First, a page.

The Philippines hit out at China on Sunday over the "increasing militarization" of the South China Sea as tensions between the neighbours flared amid slow-moving regional efforts to forge a compromise over one of Asia's naval flashpoints.
The rebuke by Philippine Foreign Minister Albert del Rosario at a regional summit in Brunei came a day after China's state media warned of an inevitable "counterstrike" against the Philippines if it continued to provoke Beijing.
Friction between China and the Philippines over disputed territories in the oil and gas rich sea has surged since last year due to several naval stand-offs and fraying diplomatic efforts to forge a regional agreement on maritime conduct.
The 10-member Association of Southeast Asian Nations (ASEAN) hopes to persuade Beijing to join talks on a proposed Code of Conduct (CoC) this year, but China's naval action has alarmed some nations, particularly the Philippines and Vietnam.
Most recently, the Philippines accused China of encroaching on its territory after three Chinese ships converged just 5 nautical miles (9 km) from a small reef where the Philippines maintains a small military force.
This month the Philippines moved more troops and supplies to the reef, which is within its 200-nautical mile (370 km) economic exclusion zone. China, which does not recognise the zone, condemned it as an "illegal occupation".
Del Rosario said the "massive" presence of Chinese military and paramilitary ships at the Second Thomas shoal and at another reef called the Scarborough Shoal - the site of a tense standoff last year - was a threat to regional peace.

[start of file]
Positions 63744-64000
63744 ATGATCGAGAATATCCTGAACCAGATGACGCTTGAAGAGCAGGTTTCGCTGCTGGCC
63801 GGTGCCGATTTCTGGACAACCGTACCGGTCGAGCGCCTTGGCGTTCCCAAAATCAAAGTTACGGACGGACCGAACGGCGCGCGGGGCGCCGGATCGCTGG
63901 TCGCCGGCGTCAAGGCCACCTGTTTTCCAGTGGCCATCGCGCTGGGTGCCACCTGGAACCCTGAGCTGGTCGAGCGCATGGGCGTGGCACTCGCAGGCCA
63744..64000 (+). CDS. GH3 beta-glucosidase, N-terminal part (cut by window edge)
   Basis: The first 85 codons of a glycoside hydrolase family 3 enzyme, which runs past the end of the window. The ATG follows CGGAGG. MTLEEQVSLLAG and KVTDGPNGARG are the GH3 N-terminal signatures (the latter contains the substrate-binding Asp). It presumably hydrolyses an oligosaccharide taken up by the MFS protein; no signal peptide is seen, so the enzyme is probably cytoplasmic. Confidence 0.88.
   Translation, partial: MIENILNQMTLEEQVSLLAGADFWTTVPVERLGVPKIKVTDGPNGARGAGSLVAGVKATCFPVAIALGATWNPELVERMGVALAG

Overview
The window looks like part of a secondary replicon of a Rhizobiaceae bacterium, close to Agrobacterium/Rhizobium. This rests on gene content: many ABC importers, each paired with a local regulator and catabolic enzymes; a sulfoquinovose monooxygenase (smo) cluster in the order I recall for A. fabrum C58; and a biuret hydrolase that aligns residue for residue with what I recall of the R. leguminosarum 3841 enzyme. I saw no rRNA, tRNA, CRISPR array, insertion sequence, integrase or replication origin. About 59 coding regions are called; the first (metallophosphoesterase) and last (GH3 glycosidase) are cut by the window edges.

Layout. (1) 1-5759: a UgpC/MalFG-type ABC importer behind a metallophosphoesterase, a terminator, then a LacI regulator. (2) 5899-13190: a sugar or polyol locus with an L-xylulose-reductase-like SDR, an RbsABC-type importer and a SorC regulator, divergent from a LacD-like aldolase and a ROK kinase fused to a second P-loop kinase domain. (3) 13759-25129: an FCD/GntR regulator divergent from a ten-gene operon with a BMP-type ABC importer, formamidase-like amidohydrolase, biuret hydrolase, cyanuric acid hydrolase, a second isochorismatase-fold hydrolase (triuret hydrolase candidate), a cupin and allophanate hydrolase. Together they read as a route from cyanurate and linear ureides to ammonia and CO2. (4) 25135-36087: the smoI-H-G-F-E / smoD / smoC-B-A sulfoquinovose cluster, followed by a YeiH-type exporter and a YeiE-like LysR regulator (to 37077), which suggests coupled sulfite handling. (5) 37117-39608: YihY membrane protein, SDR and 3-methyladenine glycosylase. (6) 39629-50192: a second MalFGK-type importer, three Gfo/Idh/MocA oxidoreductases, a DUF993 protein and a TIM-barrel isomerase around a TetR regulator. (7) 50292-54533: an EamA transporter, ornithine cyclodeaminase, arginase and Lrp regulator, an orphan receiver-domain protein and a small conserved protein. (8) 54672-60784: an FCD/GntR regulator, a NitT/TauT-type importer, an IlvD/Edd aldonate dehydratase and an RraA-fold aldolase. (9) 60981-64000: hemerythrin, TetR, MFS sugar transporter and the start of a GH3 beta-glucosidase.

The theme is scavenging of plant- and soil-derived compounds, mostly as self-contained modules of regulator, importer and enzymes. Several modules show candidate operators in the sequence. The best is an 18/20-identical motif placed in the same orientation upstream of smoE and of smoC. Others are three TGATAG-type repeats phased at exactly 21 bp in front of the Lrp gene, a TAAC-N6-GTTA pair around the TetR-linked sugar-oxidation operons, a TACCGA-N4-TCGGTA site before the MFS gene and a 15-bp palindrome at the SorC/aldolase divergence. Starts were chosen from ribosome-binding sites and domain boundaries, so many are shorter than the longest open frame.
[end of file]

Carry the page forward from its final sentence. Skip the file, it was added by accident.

"The statement on counterstrike is an irresponsible one. We condemn any threats of use of force," Del Rosario told reporters in Brunei following a meeting of ASEAN foreign ministers.
He said the ministers had discussed China's ongoing "illegal" occupation of the Scarborough Shoal, which is just 124 nautical miles (230 km) of the Philippine coast.
China and the Philippines have accused each other of flouting a confidence-building 2002 "declaration of conduct" agreed by ASEAN and Beijing. China has appeared in little hurry to begin negotiations on a more comprehensive deal.
"A declaration of conduct is the foundation we need to lay before we can start working on a CoC," Chinese Foreign Minister Wang Yi told reporters in Brunei.
"Both sides have to create that basis before we can move forward. It is a process, a step-by-step process."
The worsening dispute comes as Philippine-ally the United States, which says it has a national interest in freedom of navigation in the South China Sea, shifts its military attention back to Asia. Secretary of State John Kerry is due to arrive in Brunei on Monday to join the regional summit.
Critics say China is intent on cementing its vast claims over the sea through its superior and growing naval might, and has little interest in rushing to agree a code of conduct with ASEAN nations, four of which have competing claims.
Divisions among ASEAN over the maritime dispute burst into the open a year ago when a summit chaired by Chinese ally Cambodia failed to issue a closing communique for the first time in the group's 45-year history.